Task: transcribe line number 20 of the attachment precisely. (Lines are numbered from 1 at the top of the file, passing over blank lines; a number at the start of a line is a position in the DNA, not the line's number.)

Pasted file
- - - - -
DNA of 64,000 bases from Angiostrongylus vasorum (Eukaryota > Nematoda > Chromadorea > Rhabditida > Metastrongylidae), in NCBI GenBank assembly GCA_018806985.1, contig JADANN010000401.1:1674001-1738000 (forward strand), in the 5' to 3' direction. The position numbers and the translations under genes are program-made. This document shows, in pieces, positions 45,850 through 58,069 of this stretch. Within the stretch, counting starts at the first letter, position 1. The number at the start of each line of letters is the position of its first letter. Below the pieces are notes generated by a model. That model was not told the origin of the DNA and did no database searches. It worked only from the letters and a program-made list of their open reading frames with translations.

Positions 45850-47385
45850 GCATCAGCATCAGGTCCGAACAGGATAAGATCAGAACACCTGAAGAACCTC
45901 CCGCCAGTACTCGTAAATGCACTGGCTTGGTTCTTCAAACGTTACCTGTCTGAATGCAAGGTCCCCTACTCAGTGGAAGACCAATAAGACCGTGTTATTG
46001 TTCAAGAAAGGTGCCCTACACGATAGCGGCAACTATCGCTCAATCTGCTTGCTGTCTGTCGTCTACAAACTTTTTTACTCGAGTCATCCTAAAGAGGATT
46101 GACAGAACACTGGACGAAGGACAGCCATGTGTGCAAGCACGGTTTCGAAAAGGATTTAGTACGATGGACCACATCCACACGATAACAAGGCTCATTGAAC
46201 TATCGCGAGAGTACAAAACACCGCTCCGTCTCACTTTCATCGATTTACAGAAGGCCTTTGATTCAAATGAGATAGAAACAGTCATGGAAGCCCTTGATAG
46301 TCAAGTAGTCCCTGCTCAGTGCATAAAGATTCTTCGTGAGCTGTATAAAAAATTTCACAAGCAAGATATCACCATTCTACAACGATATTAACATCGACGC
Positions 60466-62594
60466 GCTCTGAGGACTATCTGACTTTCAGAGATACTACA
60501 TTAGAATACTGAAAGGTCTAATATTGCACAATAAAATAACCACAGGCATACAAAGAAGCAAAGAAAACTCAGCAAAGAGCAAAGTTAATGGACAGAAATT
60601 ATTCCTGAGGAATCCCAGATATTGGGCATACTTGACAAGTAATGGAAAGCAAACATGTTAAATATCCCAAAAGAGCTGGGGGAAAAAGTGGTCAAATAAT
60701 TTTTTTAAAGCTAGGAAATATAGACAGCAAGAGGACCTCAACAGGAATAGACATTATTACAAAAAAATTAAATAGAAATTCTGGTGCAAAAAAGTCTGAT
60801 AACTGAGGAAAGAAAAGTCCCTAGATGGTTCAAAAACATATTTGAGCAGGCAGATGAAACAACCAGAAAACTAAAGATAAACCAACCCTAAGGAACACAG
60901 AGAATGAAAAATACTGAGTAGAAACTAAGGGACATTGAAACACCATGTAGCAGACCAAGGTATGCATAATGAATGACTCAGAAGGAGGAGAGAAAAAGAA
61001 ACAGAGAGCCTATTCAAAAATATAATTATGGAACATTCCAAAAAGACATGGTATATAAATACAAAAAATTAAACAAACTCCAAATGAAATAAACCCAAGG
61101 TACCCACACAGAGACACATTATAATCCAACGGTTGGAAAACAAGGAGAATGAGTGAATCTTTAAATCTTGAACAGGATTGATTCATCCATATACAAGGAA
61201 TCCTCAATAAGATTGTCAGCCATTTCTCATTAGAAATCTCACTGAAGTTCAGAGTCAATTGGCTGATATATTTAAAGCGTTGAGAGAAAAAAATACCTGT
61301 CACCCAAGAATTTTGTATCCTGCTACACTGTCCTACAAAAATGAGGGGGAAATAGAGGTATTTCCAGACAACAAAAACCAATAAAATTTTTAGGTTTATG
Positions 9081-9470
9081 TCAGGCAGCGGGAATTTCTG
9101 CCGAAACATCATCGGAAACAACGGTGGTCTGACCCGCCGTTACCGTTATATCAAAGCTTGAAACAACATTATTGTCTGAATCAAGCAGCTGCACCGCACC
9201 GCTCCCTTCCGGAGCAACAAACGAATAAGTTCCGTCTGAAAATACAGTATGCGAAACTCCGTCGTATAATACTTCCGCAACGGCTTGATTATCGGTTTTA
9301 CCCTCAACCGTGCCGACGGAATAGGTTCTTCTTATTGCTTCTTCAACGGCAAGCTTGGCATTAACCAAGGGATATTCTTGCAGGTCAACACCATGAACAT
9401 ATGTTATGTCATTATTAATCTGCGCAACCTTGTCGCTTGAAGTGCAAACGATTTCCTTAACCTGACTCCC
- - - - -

Positions 9081-9470